All happy families are alike, as Tolstoy says, but that’s not the case in Malibu Rising, which follows a quartet of super-close siblings who would probably describe themselves as a happy family—even if poverty, fame, and necessity have made their version of happiness looks a little more complicated than most.
Nina Riva, a 25-year-old model living in a magnificent cliffside Malibu mansion, wakes up on the morning of her annual end-of-summer party feeling like there’s a decent chance the world will crash down around her. Her brother Jay, a surfing star, tracks down a new crush to invite her to the party—a big step after getting his heart broken by his ex-girlfriend, Ashley. Meanwhile, Nina’s other brother, Hud, an up-and-coming photographer, decides Nina’s party is the perfect opportunity to let family and friends know that he and Ashley—yes, that Ashley—are an item. On the tail end of the siblings is Kit, who decides this is the night she finally kisses a boy—if for no other reason than to quash the suspicion that she might want something quite different out of life than the chick-flick happy ending. And through it all, author Taylor Jenkins Reid reminds us that Nina’s very fancy cliffside home will be in flames by the end of the night.
The entire plot of Malibu Rising takes place within the span of about 24 hours, but those current events are weighed down with years of backstory, which we are given in large chunks that alternate with the usually short bits of present action. Nina Riva doesn’t feel at home in her glorious cliffside mansion, but for so many more reasons than the fact she grew up poor. Jay and Hud have always been joined at the hip, showing just how much is at stake if they fight over a girl. Kit, the youngest, has more reason than most to be the wild card—more brash in some ways than her siblings, but also feeling more out of sorts with the significant reversal of fortunes the family has experienced in the last several years.
The individual wounds and motivations of each of the Riva kids are all underscored by the collective trauma of their absent father, alcoholic mother, and a life below the poverty line. To understand the children, you have to understand the parents, Reid tells us, so we learn all about June and Mick Riva—how Mick sold June a dream he intended to deliver but instead left her raising their kids (and one child from a mistress who decided she couldn’t take single motherhood) while he became rich and famous, and how June’s starry-eyed romanticism left her drunk and drowning in a bathtub that forced Nina to take over the job of parenting the rest of the Riva kids.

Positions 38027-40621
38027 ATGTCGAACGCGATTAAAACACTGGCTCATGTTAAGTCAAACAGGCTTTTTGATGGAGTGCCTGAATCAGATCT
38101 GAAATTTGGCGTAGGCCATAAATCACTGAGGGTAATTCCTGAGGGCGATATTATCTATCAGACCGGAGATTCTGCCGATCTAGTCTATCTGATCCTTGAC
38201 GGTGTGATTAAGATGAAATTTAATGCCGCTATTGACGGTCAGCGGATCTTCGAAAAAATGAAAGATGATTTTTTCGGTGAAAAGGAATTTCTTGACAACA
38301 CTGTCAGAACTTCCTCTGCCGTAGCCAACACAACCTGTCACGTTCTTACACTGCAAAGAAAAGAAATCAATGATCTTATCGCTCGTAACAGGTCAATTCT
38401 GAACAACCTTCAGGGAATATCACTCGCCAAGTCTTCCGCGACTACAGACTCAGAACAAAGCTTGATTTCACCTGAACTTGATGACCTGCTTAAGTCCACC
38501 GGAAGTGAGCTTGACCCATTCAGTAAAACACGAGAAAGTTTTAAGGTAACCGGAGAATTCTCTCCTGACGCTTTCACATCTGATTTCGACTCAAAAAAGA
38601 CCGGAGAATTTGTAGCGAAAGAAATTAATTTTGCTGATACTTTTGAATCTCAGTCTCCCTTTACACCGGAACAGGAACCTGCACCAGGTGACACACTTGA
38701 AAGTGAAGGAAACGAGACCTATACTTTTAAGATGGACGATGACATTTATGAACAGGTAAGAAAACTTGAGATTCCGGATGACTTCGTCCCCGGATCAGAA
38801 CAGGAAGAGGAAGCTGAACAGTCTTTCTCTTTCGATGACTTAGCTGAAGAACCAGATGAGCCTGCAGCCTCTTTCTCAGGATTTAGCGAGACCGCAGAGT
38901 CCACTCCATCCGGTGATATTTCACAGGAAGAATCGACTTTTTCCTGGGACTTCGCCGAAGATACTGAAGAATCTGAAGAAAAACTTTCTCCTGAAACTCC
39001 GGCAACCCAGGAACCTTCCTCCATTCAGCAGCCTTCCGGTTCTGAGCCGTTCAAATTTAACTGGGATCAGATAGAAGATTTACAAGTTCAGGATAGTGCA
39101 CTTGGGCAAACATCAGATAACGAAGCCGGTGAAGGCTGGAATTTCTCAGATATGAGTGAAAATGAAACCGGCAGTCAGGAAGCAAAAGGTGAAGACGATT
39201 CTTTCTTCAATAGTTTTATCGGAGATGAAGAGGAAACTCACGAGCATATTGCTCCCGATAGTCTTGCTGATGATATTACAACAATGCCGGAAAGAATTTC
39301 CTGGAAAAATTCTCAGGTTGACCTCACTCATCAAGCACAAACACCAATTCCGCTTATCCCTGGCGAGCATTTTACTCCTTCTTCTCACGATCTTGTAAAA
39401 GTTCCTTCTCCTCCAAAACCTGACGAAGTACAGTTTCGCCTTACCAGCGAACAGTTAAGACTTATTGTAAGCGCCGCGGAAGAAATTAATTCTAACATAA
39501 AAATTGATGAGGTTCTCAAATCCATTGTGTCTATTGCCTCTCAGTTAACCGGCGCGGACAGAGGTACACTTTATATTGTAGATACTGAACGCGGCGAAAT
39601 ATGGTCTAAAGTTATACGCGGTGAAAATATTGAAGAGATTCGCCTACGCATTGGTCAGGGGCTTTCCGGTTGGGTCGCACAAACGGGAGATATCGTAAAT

If the name Mick Riva sounds familiar to you, you might have read Reid’s previous book, The Seven Husbands of Evelyn Hugo, in which Mick has a supporting role as husband number three of seven. There are more little nods to Reid’s previous work—I had actually forgotten I put Malibu Rising on my list solely because I heard the Evelyn Hugo author was coming out with another book, and was startled to see the name Cecilia St. James, a major character in Evelyn Hugo, within the first few chapters. These feel more like Easter Eggs than tie-ins: fun for fans but not necessary to understand or appreciate this otherwise stand-alone book. While Evelyn Hugo luxuriates mostly in the 50s and 60s, Malibu Rising only references those decades to understand the “present.” But fame and fortune are still here, only this time bathed in a neon glow.
Reid’s choice to foreshadow the fire is an interesting one that at times felt a little heavy-handed but did provide a throughline of tension even as the ending seemed to be wrapping up otherwise nicely. I suppose this might constitute a minor spoiler, but the foreshadowing feels necessary to support a dramatic turn in the last chapter that otherwise would feel like it came out of the blue. Having that fire foreshadowed made me think there would be far more fireworks (pun intended) in the final confrontations between characters than there ended up being.
Yet having someone throwing torches at someone else and starting the fire that way would make Malibu Rising a different kind of book, one where conflicts are resolved through violence instead of characters growing and learning how to play the hand they’re dealt—or if they want to play it at all. (And, fine, there may be one conflict that erupts in violence, but that’s not what eventually solves the problem. Even there, with flying fists and bones breaking, Reid makes them settle it like adults, more or less.) The kind of book Malibu Rising ends up being is a thoughtful exploration of what constitutes family and how the clash between circumstances and choice determine who a person becomes. And just what it takes to burn a house, or a relationship, down.